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Lightning Network Explained for Noobs – TechieSamrat.com

Lightning Network Explained for Noobs

bitcoin lightning network

Lightning Network comes to bitcoin’s rescue! But what is it and how does it seek to help the bitcoin?

Many experts believe that bitcoin is the future of our financial system. But not until it scales!

Why Lightning Network?

Bitcoin went live in 2009 with a promise to decentralize digital currency and bring in transparency and security while transferring money anywhere in the world.

However as the word spread about this new form of currency, more and more people started using the bitcoin. The network thus became slower and more expensive to transact on.

The block confirmation time stood at 10 minutes which meant that transactions took a lot of time to get confirmed. This is against the current practice where transactions are instantly confirmed.

VISA is capable of handling more than 4000 transactions per second. For bitcoins it stood at less than 10. The future for bitcoin with such low transaction speed is bleak. More so when the world is embracing digital payments and funds transfer so rapidly.

This got the developer community thinking and lightning network came up as a solution.

A Real Life Example to Understand How Lightning Network Works

Every day Raju takes a cab to the office. With the bitcoin, Raju needs to pay more than the actual fare because of transaction fees.

With the Lightning Network in place, Raju can set up a payment channel with the cab.

To do that both Raju and the cab deposit a certain amount of bitcoin in a multi-signature address. This multi-signature address is like a safe. This safe or multi-signature address can be opened when both the parties agree to do business.

For our example, let’s assume Raju deposits 0.01 bitcoins and the cab deposits nothing because as per the under-lying smart contract script, the cab does not provide a refund unless an amount has been paid to it.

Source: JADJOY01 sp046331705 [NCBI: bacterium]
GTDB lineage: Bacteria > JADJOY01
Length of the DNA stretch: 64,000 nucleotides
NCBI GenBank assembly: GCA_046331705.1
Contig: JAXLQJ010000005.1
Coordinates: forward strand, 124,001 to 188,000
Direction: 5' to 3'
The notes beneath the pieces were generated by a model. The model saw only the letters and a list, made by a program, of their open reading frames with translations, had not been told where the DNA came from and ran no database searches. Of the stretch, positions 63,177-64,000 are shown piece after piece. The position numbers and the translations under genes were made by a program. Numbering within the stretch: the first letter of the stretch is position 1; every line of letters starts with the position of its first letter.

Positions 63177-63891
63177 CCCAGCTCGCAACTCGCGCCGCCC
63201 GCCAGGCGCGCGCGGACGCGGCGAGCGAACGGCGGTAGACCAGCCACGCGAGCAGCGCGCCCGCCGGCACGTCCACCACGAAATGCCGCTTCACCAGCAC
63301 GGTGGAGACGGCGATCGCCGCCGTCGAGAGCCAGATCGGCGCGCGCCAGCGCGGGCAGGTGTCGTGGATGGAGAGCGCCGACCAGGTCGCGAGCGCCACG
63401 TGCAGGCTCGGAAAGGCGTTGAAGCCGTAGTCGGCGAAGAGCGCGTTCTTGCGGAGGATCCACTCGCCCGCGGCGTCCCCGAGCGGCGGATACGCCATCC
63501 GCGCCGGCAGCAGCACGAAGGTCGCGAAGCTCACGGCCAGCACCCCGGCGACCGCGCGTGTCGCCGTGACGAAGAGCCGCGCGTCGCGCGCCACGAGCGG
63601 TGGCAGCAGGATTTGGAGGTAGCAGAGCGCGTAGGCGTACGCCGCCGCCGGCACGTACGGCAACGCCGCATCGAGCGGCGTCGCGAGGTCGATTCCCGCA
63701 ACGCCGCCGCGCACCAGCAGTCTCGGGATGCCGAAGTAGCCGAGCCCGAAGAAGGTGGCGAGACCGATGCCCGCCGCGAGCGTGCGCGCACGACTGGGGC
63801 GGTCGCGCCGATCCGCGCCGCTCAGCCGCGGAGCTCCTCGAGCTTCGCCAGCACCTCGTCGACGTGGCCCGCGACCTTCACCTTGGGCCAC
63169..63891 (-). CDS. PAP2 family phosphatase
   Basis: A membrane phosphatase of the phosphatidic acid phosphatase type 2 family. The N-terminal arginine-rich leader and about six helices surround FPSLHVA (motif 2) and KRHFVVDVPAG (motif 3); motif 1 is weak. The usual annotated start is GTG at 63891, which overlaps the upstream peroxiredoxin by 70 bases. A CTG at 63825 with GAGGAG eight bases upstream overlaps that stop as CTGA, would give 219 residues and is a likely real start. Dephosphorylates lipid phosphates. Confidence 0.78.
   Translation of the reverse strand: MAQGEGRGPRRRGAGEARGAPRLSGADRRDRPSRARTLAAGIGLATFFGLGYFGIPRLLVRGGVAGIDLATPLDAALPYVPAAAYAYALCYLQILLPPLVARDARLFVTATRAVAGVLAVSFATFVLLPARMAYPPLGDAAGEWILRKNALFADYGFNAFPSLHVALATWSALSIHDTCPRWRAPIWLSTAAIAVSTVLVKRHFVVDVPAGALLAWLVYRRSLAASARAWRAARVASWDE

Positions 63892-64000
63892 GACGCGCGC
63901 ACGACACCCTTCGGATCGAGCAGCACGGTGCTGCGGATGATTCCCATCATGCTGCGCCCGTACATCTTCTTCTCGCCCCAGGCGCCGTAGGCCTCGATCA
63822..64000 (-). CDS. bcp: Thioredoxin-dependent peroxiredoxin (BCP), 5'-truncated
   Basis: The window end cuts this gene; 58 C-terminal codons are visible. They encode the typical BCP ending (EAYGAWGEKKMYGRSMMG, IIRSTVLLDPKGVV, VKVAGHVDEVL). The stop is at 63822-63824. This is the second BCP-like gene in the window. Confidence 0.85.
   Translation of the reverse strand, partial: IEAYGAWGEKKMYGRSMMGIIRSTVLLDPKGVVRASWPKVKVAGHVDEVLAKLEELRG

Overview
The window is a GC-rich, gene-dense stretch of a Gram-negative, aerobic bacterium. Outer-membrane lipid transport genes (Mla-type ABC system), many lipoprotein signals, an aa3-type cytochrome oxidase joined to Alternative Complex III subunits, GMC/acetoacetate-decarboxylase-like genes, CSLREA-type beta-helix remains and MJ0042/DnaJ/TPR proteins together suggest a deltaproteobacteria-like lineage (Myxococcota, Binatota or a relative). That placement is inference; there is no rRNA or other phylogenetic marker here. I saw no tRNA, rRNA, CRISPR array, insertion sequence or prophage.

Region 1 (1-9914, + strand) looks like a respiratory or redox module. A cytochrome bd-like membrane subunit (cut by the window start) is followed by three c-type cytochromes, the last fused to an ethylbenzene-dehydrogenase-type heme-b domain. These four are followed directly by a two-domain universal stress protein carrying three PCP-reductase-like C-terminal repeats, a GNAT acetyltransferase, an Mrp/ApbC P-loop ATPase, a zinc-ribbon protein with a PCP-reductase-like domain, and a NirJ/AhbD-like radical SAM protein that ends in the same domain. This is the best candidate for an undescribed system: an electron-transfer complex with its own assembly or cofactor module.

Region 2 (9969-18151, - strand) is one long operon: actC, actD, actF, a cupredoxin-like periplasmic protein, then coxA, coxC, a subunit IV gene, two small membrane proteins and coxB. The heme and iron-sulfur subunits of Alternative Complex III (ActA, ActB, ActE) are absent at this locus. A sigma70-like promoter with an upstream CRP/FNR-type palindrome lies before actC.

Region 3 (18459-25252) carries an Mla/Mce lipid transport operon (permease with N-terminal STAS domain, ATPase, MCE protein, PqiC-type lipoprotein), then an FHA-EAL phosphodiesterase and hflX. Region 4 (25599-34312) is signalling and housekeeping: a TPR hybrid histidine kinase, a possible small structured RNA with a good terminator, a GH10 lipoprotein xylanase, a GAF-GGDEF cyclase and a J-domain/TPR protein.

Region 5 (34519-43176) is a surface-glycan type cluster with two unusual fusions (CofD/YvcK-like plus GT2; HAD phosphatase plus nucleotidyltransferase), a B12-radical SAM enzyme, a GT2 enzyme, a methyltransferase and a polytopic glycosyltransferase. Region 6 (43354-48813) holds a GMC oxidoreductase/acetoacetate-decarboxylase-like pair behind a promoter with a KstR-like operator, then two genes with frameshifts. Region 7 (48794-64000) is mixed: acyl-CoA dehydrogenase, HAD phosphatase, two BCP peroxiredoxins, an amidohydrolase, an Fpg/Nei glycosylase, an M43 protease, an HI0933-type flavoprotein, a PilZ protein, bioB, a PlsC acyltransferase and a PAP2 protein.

When the payment channel opens (which means when both agree to do the business), a ledger is made. This ledger says how the funds in the safe will be distributed.

In our example, Raju will get 0.01 bitcoins and the cab gets nothing.

The payment channel is opened on the main blockchain channel to ensure transparency. Once the channel opens, Raju will pay the fare for his ride to the office.

Say the fare is 0.001 bitcoins. Raju will proceed to update the ledger by subtracting 0.001 bitcoins from his account and add the same to the cab’s. So the ledger is updated and Raju’s balance stands at 0.009 bitcoins while the cab’s ledger shows 0.001 bitcoins.

This updated ledger is then signed by both the parties using their private bitcoin addresses. Both Raju and cab can keep a copy of the latest version of the ledger.

Now Raju can continue using the payment channel to reach his office or anywhere else. Every time, the ledgers are updated and a copy is shared between them.

This can happen any number of times.  Raju can order a ride hundreds of times as long as the payment channel is open. This is possible because all these transactions are happening outside the blockchain network.

However, either Raju or the cab can choose to close the payment channel and broadcast their copies to the blockchain network.

Miners will validate the ledger and if everything is found to be perfectly okay, the funds are distributed from the multi-signature address to Raju and the cab based on the validated version of the ledger.

This creates one single transaction on the bitcoin blockchain.

What is Lightning Network?

Previously, a bitcoin transaction had to be done on the blockchain network. Every transaction on the bitcoin network had to be confirmed by all nodes participating in the process. This increased transaction confirmation time.

The lightning network is a decentralized system for instant, high-volume micropayments that removes the risk of delegating custody of funds to trusted third parties.

With Lightning Network, bitcoin brings in the concept of payment channels.

Whenever two users want to start trading bitcoins, a payment channel is created which is a 2-by-2 multi-signature transaction published normally on the blockchain.